Why He’s Top 40: His business instinct and understanding of technology are helping him transform the forestry industry.
Ask any bright-eyed, ambitious, second-year university student about entrepreneurial opportunities in his or her field of study, and you’ll likely get a range of responses. Less likely, though, is finding those willing to take the leap and make those ideas a reality.
For Chris Kallal, the leap was easy. During his second year in the Bachelor of Science in Forestry program at the University of Alberta, Kallal and classmate Tyler Niles identified an untapped opportunity in the planning, proper development and reclamation of Alberta’s natural habitats after oil and gas developments. So the pair jumped in and founded NiKal Environmental Solutions, now known as Wild + Pine, in 2011.
“We started out operating during the summer months – essentially from May to September or October, or whenever we could skip a week of class,” he laughs. “But there’s something about Edmonton that makes it a great place to launch an idea like that – it’s got this really favourable business environment and entrepreneurial spirit. We put in the time and energy, and it grew from there.”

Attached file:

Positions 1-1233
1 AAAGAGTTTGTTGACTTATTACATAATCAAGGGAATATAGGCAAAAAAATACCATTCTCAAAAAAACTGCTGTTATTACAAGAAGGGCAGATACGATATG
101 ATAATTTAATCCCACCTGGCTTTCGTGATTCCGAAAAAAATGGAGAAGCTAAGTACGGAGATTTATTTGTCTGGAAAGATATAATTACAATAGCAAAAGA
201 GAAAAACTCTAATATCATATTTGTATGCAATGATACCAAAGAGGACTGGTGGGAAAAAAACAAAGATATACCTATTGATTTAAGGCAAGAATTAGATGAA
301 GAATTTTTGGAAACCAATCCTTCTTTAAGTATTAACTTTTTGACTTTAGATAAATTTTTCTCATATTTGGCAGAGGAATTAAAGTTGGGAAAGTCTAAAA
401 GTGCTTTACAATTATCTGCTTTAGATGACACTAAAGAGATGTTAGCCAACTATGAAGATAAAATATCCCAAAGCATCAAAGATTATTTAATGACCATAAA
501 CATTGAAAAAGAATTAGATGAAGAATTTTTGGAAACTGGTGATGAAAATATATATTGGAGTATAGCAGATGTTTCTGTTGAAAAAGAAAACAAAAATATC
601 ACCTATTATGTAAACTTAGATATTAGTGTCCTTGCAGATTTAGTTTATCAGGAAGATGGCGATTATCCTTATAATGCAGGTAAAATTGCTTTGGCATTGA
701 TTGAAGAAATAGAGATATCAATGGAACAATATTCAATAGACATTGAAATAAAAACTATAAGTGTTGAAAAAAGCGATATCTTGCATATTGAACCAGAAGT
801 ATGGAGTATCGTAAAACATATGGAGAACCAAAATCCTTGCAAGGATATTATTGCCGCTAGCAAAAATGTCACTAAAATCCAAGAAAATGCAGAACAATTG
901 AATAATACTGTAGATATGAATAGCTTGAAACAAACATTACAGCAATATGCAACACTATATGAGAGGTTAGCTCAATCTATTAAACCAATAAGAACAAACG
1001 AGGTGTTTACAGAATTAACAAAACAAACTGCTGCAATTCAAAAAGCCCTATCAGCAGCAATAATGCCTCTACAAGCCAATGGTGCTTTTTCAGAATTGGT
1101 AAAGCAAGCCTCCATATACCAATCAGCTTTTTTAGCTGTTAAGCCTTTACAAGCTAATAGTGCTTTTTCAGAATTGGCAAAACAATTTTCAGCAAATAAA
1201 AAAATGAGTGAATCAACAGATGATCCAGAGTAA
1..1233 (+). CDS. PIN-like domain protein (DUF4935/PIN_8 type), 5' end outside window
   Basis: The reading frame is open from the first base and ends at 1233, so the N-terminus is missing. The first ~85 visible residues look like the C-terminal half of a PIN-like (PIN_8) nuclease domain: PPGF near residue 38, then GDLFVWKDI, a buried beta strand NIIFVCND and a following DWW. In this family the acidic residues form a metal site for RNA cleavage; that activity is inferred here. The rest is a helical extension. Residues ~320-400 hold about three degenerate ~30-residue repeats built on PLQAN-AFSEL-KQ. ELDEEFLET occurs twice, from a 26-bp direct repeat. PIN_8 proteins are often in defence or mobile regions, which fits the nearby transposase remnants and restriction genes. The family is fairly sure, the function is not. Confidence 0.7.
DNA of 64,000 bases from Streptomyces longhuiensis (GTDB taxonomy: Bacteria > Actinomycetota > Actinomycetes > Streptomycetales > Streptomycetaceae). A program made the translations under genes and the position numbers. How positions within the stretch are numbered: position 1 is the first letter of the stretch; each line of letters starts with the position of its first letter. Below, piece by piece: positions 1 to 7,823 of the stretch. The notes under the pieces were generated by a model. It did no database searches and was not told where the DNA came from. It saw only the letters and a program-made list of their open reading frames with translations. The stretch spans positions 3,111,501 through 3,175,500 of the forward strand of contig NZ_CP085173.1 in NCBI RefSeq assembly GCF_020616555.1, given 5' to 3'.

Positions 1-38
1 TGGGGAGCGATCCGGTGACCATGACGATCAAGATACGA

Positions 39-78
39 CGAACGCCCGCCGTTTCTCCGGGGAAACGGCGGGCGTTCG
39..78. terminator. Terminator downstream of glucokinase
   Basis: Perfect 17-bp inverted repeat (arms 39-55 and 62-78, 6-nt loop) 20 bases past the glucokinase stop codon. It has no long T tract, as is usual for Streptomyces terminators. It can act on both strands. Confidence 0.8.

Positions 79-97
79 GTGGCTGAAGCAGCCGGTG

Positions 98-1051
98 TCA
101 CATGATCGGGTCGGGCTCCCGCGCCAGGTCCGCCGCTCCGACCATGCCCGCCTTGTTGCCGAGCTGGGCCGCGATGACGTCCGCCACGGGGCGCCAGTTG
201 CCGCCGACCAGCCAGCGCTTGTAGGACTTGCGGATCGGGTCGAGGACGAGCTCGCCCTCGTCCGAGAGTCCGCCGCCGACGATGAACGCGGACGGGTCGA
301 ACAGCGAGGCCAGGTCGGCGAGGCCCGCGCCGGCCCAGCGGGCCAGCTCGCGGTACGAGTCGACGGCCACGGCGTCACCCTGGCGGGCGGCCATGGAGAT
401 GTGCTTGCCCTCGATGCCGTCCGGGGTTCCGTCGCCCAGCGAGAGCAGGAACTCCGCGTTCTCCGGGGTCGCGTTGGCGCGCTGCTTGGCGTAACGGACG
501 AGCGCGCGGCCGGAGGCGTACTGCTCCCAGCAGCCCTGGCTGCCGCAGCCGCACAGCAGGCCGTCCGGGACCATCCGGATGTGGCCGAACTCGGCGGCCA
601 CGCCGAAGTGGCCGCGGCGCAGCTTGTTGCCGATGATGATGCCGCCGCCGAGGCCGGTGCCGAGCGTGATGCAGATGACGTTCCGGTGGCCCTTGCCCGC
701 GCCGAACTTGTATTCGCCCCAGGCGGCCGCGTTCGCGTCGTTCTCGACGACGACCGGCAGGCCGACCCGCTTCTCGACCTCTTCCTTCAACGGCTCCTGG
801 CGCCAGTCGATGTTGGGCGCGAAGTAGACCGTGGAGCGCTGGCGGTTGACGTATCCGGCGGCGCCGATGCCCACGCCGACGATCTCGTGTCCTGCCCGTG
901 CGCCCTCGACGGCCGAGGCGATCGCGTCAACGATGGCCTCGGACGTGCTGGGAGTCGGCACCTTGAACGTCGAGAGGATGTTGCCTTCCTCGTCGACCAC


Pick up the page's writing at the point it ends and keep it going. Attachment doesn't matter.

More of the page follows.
Since opening, the company has expanded from its roots as a two-person operation to a larger team, operating out of an office in the Edmonton International Airport’s Alberta Aerospace and Technology Centre. Wild + Pine worked with energy industry giants like Shell Canada and ConocoPhilips and pioneered the commercial use of drones in forestry in Alberta.
“There’s so much technology out there, and the industry is ripe for disruption,” Kallal says. “I really want to help lead the generational shift of foresters into a more advanced and technology-driven industry.”
Alberta’s move back to Step 1 did not include the closure of schools.
Meanwhile, Ontario shut its schools as COVID numbers increase.
38%Alberta should keep schools open
51%Alberta should close the schools
This article appears in the November 2018 issue of Avenue Edmonton.